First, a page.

Remnants

The photo above shows a remnant of the reed beds that used to cover Nanhui and much of the Shanghai Peninsula. The photo is from Iron Track (31.003613, 121.907883), part of a reed bed 450,000 square meters in size lining the Dazhi River near Binhai. As the birding areas at Nanhui fall to the backhoe, future birders searching for species will turn to hidden corners such as this one.

This post is part of a series on the riches of the environment in Nanhui and the threats to those riches. Other posts in the series:

Reed Parrotbill, Symbol of Shanghai
Spoon-billed Sandpiper at Nanhui
Save the Nanhui Wetland Reserve!

Though its position between the Yangtze River and Hangzhou Bay makes it among the richest birding areas on the coast of China, the southeastern tip of Pudong enjoys virtually no protection. The continued transformation of Cape Nanhui is likely, with the reed beds at particular risk. As the backhoes advance, birders ask: Where will we go to find our birds?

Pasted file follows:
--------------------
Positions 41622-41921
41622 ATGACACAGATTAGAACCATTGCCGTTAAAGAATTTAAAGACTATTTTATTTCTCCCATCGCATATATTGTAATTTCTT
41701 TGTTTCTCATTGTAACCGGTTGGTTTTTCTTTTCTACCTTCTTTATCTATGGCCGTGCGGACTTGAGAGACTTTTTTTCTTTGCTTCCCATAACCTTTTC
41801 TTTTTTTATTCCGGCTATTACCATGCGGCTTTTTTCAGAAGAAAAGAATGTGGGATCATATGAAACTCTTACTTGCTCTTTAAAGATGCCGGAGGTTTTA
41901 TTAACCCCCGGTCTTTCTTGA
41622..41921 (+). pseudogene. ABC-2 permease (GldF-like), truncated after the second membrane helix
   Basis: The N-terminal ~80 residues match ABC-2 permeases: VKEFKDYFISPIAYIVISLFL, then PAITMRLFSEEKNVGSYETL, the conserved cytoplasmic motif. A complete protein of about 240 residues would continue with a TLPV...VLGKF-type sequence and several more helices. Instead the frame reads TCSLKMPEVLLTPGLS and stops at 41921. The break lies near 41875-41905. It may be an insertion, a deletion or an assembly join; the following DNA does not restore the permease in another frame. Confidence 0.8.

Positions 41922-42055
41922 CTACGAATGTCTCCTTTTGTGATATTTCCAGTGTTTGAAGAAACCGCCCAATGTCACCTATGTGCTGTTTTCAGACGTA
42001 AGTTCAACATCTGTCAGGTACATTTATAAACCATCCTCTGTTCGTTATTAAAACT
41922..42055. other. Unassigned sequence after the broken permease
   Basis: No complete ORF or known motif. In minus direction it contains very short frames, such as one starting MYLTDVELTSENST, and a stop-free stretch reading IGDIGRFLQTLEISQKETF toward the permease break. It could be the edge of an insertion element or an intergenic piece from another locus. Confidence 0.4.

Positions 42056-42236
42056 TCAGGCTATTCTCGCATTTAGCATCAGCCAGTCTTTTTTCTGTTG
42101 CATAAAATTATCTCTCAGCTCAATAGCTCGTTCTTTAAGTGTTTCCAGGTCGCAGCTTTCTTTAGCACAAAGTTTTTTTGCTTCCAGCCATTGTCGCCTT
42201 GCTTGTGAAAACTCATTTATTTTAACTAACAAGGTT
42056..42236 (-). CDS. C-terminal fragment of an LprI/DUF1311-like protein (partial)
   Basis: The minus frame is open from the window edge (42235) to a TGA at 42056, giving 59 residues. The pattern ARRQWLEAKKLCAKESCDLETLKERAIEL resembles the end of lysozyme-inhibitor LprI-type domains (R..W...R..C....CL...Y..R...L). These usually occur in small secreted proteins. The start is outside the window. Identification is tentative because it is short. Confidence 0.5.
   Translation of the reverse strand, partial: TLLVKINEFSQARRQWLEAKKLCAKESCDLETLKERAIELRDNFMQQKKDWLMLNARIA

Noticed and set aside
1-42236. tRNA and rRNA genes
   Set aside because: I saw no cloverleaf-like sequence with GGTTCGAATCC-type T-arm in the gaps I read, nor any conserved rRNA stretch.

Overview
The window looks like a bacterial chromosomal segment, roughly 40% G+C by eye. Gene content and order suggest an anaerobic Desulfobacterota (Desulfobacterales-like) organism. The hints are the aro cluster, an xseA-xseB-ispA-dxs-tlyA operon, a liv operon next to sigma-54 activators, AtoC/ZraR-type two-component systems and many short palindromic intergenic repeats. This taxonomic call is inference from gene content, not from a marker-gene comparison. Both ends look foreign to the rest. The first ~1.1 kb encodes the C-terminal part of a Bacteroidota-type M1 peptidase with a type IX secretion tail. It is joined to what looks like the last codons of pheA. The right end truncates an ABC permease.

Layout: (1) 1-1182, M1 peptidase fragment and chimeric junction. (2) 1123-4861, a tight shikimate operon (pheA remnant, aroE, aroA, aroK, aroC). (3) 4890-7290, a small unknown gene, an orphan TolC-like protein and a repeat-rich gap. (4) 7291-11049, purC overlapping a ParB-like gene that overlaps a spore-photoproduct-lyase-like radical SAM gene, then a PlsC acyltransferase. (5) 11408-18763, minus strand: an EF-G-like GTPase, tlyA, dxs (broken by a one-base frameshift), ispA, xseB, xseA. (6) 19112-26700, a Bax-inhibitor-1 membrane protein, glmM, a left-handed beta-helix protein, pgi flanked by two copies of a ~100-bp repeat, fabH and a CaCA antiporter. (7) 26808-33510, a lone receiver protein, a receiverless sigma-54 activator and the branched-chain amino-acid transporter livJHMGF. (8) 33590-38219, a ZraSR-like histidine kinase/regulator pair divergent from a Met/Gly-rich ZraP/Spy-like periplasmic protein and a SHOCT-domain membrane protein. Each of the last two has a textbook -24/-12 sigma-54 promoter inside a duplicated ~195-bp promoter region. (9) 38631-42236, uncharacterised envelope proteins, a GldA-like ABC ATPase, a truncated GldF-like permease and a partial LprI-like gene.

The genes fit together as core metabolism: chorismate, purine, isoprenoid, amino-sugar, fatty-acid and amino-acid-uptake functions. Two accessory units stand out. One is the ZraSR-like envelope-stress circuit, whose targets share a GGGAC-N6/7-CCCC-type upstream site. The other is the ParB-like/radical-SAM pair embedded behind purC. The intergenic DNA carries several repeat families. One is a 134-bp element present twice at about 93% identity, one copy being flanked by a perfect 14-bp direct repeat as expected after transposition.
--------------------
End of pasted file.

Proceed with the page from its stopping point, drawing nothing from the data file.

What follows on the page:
Answer: to the remnants.

Craig Brelsford searches for Brown-cheeked Rail in one of the extensive reed beds east of Dishui Lake. Photo taken 16 Jan. 2016 by Elaine Du.
Craig Brelsford searches for Brown-cheeked Rail in one of the extensive reed beds east of Dishui Lake. All may seem well here, but the reeds to the south of the photo have been destroyed, and to the north is the defunct nature reserve. It is highly possible that here too the reed bed will be dredged and plowed under and that in the end only fragments of the original habitat will remain. That would be a pity, because the reed beds at Cape Nanhui are some of the largest and best-preserved on the central Chinese coast. (Elaine Du)

Like archeologists examining a ruin, future birders at Cape Nanhui will scour the fragments of a once-great coastal wetland and try to imagine how the place once looked. Most of the land will have been transformed. Even now, in some of the agricultural areas around Binhai (31.007757, 121.885624) and Luchao (30.857299, 121.850590), nearly all of the original reed-bed habitat has disappeared.

If those future birders look hard, though, they will find intact pieces, islands of untouched habitat. Even around Binhai and Luchao, there are such places. Reed beds line man-made canals and larger waterways such as the Dazhi River, the mouth of which holds about 450,000 square meters of good reed-bed habitat. In these fragments, wild birds flourish, much as they always have done, though on a smaller scale.